The recession was really what brought Harley-Davidson into the 21st century. “Since day one, we’ve been trying to transform the company in a way that is going to make us stronger and more sustainable in the future,” said CEO Keith Wandell in a telephone interview last week to Bloomberg. “That’s what we said we wanted to do four years ago and, voila, here it is.” “There was 107 years of inertia” said Matt Levatich, 48, Harley’s president and chief operating officer. Today, some 2014 Harley models feature a voice-activated and touch-screen GPS system, the first on a production motorcycle. When the bike is getting low on fuel, the system finds the nearest filling station and maps out directions on a 6.5-inch (about 16.5 centimeters) screen the rider can control by voice, touch or joystick. You can touch control your iPhone playlist the same way, with or without gloves.
The global recession has been a loud wake-up call for Harley-Davidson. Revenue dropped by almost a quarter from 2006 to 2009. Wandell spent his first year at Harley-Davidson cutting costs, speeding development and putting in place a plan to crowd ource advice on the features bikers and HD dealers (a first time ever involvement of the network in new product planning ) wanted to see on the new models. Last year, the company staged focus groups and clinics in the US, in Europe and Japan to evaluate the competition and its own prototypes strengths and weaknesses. The process, known as the Rushmore Project, resulted in 21st century high tech features that nobody expected being offered by a company whose culture is rooted in tradition.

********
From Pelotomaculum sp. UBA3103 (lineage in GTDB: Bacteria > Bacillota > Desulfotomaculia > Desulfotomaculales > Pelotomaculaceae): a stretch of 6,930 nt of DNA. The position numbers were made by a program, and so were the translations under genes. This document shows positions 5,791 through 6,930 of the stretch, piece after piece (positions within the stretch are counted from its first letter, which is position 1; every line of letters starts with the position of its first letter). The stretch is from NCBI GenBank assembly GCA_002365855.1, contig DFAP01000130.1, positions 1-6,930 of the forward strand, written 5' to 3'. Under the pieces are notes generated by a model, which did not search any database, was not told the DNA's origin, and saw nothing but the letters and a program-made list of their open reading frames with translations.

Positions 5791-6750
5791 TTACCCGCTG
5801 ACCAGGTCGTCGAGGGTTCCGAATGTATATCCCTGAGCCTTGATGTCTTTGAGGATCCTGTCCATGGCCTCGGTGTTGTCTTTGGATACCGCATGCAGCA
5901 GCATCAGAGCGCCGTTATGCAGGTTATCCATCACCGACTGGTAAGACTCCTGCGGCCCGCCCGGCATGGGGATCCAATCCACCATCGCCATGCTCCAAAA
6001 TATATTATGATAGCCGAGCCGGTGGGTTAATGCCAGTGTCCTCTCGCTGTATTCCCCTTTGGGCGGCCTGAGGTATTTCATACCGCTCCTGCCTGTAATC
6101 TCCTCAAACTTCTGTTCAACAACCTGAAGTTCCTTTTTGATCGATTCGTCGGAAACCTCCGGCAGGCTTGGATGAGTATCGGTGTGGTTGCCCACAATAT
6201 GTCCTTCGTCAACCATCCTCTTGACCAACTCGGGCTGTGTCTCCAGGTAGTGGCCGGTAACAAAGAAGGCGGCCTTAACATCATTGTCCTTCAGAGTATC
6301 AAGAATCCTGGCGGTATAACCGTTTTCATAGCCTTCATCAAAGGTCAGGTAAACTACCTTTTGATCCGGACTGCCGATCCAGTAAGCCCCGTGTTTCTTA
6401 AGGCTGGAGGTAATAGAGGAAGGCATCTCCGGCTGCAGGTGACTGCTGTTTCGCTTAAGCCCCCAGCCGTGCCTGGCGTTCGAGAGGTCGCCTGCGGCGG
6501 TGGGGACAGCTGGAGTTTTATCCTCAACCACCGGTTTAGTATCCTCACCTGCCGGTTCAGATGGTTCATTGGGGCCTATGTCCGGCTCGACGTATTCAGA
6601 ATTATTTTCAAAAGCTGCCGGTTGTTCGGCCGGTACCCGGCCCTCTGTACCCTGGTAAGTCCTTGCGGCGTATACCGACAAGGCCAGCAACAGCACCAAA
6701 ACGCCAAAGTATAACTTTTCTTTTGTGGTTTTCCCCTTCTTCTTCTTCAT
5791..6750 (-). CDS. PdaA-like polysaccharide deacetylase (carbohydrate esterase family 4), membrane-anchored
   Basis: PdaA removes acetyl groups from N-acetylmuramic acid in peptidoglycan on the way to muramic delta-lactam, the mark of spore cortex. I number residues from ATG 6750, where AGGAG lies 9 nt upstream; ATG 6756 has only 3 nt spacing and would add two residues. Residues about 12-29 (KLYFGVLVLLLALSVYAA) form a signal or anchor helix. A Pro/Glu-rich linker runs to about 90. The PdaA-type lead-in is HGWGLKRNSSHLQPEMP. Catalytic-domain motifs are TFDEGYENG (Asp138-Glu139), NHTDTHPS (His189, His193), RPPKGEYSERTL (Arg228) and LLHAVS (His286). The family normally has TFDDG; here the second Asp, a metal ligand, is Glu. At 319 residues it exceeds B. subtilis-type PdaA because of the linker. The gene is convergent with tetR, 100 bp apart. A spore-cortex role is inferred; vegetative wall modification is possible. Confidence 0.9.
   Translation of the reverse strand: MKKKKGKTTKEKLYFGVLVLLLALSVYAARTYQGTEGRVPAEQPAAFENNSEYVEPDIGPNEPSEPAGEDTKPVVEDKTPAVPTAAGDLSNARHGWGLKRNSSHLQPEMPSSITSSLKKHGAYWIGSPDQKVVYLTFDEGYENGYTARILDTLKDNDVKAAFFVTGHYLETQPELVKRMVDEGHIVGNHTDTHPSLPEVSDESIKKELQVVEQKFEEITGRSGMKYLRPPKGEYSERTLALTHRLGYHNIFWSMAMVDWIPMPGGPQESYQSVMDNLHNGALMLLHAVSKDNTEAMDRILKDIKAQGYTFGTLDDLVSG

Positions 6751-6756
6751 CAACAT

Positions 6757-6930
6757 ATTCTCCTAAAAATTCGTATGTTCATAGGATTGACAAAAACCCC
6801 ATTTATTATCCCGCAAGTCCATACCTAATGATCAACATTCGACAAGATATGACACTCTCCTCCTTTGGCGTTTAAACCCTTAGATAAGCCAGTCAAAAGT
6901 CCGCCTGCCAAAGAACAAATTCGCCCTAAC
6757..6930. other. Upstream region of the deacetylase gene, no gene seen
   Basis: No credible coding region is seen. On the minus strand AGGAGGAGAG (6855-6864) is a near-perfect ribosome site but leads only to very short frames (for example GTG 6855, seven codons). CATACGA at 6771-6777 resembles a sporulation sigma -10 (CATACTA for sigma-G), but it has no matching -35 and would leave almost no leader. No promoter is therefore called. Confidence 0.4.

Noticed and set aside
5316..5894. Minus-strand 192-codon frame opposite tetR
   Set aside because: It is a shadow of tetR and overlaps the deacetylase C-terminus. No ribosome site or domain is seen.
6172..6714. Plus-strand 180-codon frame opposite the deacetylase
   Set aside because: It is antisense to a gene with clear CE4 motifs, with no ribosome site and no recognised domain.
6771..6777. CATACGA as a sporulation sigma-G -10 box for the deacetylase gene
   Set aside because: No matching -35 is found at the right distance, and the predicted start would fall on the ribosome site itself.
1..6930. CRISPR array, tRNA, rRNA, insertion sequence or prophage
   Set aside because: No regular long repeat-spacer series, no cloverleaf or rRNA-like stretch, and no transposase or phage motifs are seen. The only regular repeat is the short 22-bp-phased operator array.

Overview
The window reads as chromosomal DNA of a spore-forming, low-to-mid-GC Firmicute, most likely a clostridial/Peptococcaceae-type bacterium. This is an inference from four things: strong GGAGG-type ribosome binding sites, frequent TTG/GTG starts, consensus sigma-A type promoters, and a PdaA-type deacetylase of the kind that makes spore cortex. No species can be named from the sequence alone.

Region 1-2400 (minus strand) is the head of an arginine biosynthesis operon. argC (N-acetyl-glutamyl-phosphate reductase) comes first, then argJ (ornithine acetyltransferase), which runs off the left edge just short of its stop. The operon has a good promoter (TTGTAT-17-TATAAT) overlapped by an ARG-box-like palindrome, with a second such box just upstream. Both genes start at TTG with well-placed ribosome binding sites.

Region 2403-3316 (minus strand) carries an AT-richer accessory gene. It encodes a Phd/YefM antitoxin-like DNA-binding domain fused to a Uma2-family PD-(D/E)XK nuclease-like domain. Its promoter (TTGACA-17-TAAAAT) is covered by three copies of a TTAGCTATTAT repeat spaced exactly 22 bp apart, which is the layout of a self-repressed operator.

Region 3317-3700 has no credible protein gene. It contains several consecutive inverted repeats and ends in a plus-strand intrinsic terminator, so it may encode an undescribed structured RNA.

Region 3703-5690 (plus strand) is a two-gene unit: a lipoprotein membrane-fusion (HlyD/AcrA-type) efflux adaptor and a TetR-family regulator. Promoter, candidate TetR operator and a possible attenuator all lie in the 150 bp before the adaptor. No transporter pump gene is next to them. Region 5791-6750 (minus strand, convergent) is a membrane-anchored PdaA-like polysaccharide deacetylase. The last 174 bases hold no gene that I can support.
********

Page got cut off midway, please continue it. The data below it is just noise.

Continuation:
The 2014 Touring line of motorcycles, Harley’s priciest and most profitable models, is rumored by dealers to be on a very good early start. For sure, the new infotainment system and the electronically linked front and rear brakes that shorten stopping distance will remain. Infotainment will evolve in sync with new sound, telephony and mapping technologies. The question mark is about the new twin cooled engine system conceived to lower the temperature of the air in the exhaust pipe. It was an urgent necessity for Harley to offer a solution to the most frequent complaint of unbearable exhaust heat radiating to the tourer rider and even passenger during hot days or when the bike is idling.
My sources tell me that Harley still consider the system “experimental” and will evaluate its future depending of bikers appreciation, of technical and maintenance issues that may or not appear with time. At this time, there is no decision made to extend it to other models. With or without it, Harley’s mentality has already shifted. From inertia – the marketing attitude of they will buy what we produce – to a process of balancing an iconic traditional look with high tech features that the traditional and new generation of Harley bikers already want. It requires flexibility and the ability to shorten the product development process. Harley is more than ever ready to bring innovations, this new product development cycle having been already shortened from 6 to 3 years. But many are wondering. Has Harley-Davidson been transformed for the better? How the company is going to continue to transition to modern motorcycles, with what kind of new high-tech features and all this without scaring its core clientele? (photos @ hd)